My scanner is with my computer. I simple pull out my Bible, point the back cover at something and tell it to do a scan. A scanner is very valuable in the field. One can scan food to see if there are any dangerous ingredients like botulism or lead. It also is handy to do medical scans on ourselves to see if we have indigestion and should take something, or we have acute food poisoning and should stagger back to the Time Machine and get back to a 27th century hospital, as soon as possible. Never trust the doctors of the past, since medicine is very primitive and they will probably kill you in their attempt to cure you.
What is the point of going into the past if you can’t record it for the folks back home? Many have their camera built in with their computer, but I thought pulling out a pair of spectacles and putting them on to study something seemed less obvious then pulling out a Bible and pointing it at something. That might be a little too eccentric. My camera looks like a pair of wire rim reading glasses. To take a photo I reach up and press the left screw, looking like I am simply adjusting my glasses. On the left side lens at the bottom is a clear circle that shows the picture I took for a few seconds. To take video, I press the right screw. Pictures are downloaded to my pocket computer. I can then view the photos or video on my screen or use the virtual screen.
Theta Wave Projector:
This is something I don’t often use, because it isn’t the most reliable and should only be used in an emergency. Theta Wave light makes one more susceptible to suggestion. If you can catch someone off guard, you can hypnotize them. Of course you can’t hypnotize someone into doing something they don’t want to. Effectiveness varies from individual to individual. One can’t depend on this tool, but it has come in handy. Mine is hidden in my pocket watch. It’s a normal brass watch, but I can pop open the cover, press a hidden button and project Theta Waves. To be honest, I have used it most often to hypnotize myself to relax and go to sleep. Very soothing.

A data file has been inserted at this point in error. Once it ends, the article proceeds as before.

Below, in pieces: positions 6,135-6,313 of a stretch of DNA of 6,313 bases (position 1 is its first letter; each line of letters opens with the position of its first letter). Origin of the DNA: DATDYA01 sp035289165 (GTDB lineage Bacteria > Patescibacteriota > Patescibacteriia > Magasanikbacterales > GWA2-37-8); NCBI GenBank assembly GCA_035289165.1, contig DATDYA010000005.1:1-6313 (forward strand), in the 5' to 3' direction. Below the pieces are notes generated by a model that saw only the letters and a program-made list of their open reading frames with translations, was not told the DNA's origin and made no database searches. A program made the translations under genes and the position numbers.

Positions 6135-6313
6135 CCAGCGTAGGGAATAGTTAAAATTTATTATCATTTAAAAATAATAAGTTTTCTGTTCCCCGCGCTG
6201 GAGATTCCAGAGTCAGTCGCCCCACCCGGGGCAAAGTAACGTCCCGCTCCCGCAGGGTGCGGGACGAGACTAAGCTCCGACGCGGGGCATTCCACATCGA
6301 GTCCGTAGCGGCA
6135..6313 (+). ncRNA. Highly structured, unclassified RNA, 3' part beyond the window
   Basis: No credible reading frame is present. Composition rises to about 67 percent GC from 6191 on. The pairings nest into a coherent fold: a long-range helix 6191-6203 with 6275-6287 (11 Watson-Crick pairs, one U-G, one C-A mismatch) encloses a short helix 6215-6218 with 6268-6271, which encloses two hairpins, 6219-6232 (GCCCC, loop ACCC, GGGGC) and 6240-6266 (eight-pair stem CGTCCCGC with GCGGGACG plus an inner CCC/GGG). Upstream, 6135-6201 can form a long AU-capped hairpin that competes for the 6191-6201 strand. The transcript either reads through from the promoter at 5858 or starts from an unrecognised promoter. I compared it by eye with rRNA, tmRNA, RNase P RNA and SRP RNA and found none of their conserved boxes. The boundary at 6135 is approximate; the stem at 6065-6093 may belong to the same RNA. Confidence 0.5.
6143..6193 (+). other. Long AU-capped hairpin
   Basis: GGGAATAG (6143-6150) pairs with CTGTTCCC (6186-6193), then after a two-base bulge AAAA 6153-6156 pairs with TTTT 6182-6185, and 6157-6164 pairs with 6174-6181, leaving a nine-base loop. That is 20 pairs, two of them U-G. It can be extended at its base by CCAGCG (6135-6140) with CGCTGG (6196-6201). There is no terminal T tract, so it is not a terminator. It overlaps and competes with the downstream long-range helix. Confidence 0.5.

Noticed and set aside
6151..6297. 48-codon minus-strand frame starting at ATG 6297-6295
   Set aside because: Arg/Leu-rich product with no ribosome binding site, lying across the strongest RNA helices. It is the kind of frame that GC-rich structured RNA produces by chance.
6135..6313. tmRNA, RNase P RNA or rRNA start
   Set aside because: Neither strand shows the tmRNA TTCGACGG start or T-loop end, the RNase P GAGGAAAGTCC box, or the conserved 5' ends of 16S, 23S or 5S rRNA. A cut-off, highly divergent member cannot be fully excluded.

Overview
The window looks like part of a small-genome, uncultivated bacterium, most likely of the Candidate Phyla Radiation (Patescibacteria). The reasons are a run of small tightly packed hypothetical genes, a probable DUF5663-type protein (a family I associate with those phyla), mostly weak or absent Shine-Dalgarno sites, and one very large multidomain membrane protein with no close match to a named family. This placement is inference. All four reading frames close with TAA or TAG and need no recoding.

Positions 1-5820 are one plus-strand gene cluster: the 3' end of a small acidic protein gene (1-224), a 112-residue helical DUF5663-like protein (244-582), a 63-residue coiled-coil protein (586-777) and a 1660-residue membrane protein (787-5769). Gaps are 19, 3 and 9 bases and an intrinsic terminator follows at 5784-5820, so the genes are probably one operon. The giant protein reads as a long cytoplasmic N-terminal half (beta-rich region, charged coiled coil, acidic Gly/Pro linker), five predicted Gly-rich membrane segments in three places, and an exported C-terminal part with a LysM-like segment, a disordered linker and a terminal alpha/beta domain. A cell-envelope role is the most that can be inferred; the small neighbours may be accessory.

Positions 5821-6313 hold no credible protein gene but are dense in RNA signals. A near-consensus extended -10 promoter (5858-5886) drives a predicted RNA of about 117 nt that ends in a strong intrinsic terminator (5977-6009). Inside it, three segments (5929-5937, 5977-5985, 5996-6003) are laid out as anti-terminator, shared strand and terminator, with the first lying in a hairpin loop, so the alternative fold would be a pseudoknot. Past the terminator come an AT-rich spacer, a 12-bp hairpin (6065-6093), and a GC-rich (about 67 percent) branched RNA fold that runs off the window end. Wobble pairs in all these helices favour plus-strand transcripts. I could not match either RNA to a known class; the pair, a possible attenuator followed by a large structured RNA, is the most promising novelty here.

None Technical Items (all Victorian)
Most Victorians traveled with huge wooden trunks that were next to impossible to get around without a handcart. I go with the example of Phileas Fog and Nellie Bly and travel with a large carpet bag. Far more practical. And since I am posing as a gentleman scholar of independent but not elaborate means, it carries enough--my clothes, my shaving kit, and maybe a period book or two.
I have a small wooden chest with a handle on top to hold my tea service which I have pared down to the essentials: a spirit lamp with stand (the Victorian answer to the hotplate), a small tea kettle, a four cup tea pot, two tea cups with saucers, a canisters for tea and sugar, tea strainer, teaspoons, and flannel tea towels to wrap the pottery in. This chest is my one extravagance, and makes me feel at home no matter where I go. It’s comforting to know that I am never without tea.
You can never go wrong with a top hat, which was popular all through the Victorian Age, especially for a gentleman. Top Hats came in all colors, although 90% of them were black. Mine is dark brown. I probably should have gone with black, but this is my one vanity--and it goes nice with my brown suit.
That’s about it. I could carry a walking stick, but I find they just get it the way or I lay them down and forget them. I sometimes carry a derringer. Temporal Anthropologists are allowed guns, but we aren’t allowed bullets, so it’s only good for bluffing. We aren’t allowed to kill or wound anyone, not necessarily because it’s immoral, but because it could change the past.
Remember Temporal Anthropologists should travel light. Take only the essentials. If you have to bring the 27th century with you, then you should just stay home. You should try to immerse yourself into the period you are studying as much as possible. It’s the only way to truly understand the past.